Pompeii and Clavius back away as the light glows brighter and the screams of million voices all at once fills the chamber. Pompeii senses the presence of something that is alive. A voice shouts to them to pull the handle of a mechanism on the wall. Thick lines of conduit lead from the mechanism’s shell to the core of generators supplying its energy. “Won’t that destroy the planet?” Pompeii shouts above the ethereal wailing. Neither he nor Clavius see Garelle. They look at one another deciding whether to obey the horrible voices. “What about Earth? With the loss of Mars, the gravitational rotation of the planets would be altered, causing unforeseen climate changes,” Clavius says.

“That’s a question for scientists and theoreticians, not foot soldiers.” Pompeii starts for the lever, but the noise grows ever louder, like a dagger being plunged into their eardrums of both men. They clasp their hands tight over their ears, screaming in agony. Crystal Blue fills the room, the points of light impacting them both. Pummeled from every direction, they are driven to their knees. That’s the last thing Pompeii remembers before waking up in the Martian sand, Clavius collapsed at his side. As Pompeii rises from the sand, he sees the smoking crater where the rock face and underground structure stood. He walks over to the edge and looks down into the yawning pit, nearly a mile deep and over a mile in diameter. A mass that resembles tar clings to the sides of crater and bubbles in the bottom.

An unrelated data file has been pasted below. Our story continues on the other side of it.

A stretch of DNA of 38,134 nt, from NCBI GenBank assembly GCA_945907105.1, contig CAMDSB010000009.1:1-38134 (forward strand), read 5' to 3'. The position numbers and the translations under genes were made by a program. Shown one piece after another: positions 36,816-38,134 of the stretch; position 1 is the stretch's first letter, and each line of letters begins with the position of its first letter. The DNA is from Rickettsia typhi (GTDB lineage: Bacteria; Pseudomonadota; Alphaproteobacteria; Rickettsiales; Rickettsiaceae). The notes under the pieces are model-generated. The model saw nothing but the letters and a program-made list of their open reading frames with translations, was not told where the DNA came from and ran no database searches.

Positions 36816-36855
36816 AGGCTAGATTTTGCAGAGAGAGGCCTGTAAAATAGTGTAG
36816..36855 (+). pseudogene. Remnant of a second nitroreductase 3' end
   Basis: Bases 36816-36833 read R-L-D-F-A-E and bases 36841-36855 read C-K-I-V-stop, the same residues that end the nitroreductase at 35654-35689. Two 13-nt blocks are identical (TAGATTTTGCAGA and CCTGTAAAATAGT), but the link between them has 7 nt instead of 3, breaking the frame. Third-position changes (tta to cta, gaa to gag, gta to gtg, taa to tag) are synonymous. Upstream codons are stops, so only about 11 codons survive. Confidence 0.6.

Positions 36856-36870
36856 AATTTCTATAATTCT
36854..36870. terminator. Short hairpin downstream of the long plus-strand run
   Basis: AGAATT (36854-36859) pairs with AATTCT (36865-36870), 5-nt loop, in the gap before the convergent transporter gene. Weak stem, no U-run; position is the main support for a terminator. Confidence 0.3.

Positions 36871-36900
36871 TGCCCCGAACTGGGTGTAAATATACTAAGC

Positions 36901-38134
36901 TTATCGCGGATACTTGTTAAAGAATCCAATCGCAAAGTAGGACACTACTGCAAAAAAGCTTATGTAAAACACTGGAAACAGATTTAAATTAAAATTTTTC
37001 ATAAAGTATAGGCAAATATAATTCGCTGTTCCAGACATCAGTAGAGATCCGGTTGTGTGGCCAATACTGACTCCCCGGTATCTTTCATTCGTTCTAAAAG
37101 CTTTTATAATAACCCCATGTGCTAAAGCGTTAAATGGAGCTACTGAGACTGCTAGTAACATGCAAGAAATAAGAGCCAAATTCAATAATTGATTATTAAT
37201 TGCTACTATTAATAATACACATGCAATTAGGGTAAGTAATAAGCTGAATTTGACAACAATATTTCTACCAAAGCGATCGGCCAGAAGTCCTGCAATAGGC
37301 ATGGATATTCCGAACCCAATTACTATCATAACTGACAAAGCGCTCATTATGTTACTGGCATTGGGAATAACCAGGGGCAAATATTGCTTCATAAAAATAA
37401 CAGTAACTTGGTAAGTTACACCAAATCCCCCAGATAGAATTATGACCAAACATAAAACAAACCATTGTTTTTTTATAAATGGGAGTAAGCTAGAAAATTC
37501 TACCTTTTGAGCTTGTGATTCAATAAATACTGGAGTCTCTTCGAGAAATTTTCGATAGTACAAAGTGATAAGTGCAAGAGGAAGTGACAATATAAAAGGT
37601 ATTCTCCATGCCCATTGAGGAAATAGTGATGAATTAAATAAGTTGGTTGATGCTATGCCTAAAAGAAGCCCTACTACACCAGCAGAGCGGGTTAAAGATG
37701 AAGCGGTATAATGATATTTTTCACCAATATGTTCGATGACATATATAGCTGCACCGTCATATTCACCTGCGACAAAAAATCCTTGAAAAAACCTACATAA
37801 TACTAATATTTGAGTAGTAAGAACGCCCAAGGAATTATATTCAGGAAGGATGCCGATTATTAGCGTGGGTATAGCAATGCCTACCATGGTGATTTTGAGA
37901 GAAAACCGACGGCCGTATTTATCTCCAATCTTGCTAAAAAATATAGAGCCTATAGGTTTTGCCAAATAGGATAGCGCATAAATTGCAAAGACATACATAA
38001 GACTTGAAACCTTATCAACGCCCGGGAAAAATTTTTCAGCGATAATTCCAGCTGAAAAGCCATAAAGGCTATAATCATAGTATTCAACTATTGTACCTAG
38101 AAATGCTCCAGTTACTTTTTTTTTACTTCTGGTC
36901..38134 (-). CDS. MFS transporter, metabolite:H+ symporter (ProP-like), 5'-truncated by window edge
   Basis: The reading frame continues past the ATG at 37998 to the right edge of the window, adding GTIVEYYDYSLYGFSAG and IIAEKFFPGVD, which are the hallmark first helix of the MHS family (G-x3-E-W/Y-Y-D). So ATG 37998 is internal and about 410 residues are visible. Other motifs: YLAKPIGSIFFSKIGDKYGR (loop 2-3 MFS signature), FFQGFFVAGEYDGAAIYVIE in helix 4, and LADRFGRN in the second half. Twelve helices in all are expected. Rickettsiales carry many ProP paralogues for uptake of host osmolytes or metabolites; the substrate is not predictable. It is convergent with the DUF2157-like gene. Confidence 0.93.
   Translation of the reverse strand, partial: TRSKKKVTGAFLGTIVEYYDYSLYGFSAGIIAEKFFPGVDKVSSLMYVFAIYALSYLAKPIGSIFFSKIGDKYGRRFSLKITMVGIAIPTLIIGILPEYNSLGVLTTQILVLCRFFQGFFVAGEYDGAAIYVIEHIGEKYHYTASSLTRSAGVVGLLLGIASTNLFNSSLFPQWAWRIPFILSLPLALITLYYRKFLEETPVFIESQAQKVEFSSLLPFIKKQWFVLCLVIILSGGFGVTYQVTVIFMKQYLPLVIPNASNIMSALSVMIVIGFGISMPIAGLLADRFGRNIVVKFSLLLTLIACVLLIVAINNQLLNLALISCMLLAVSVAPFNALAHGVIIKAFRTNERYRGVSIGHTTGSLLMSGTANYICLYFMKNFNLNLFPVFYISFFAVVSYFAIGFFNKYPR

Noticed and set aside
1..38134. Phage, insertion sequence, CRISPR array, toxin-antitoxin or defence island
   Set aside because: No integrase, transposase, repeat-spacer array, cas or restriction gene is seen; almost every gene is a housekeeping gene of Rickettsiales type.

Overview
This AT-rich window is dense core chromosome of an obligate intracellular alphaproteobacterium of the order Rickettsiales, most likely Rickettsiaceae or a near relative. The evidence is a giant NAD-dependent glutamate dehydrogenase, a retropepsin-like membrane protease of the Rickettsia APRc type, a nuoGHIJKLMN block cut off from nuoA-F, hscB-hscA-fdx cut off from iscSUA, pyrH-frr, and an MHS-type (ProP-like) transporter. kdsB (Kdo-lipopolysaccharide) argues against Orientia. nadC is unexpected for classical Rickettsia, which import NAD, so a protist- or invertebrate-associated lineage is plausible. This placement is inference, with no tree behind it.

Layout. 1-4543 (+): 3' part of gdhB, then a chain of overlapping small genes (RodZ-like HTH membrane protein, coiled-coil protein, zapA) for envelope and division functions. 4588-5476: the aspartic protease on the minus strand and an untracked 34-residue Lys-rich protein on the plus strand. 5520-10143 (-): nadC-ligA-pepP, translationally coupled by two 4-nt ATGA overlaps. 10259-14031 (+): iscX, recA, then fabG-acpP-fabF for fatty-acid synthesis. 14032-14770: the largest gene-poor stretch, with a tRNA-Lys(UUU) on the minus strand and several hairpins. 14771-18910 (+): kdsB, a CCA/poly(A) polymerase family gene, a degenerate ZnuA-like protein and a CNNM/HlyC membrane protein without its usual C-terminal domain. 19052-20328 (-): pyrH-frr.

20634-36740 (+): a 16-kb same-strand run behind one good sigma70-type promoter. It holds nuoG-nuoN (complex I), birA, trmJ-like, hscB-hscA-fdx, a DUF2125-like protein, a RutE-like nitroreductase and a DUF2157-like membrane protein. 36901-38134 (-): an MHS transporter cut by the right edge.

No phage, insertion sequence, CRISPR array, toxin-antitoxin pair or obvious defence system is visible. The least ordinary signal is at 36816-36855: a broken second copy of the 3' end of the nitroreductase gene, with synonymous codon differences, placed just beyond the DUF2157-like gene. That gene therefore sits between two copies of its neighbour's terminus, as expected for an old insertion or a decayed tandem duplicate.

What followed is black in Pompeii’s memory, and he doubts the veracity of what he can recall, knowing that it has intermingled with dreams and nightmares over the decades since. After collapsing back to the sand, everything was a blur of other Romans, colonists, and something about water. He and Clavius discussed revealing their findings when they were recovered, but fear compelled them to silence.

He tried to assure himself that the menace was gone. What had they seen? Was any part of the story even real? Memories always distort facts. Their silence may have blinded them to a lurking threat that neither one of them could have known. The nightmares about those times had returned in the past weeks. They had caused him many sleepless nights. Antonia found him wandering naked in the gardens outside their house in the dark morning hours. When she attempted to wake him she said all he would say is “Can you hear them?” Over and over again he had remained in this trancelike condition for almost an hour. She had become frantic and awakened Gaius to help. When his son had arrived, Pompeii was already alert and irritable, screaming for his clothes. He did not tell of the visions of Martian creatures all around him trying to communicate to him. He dismissed it as a bad dream. Suspecting he might be losing his mind, he’d went to a psychiatrist and told him in confidence of the episode. He threatened the doctor with jail time on a moon penal colony.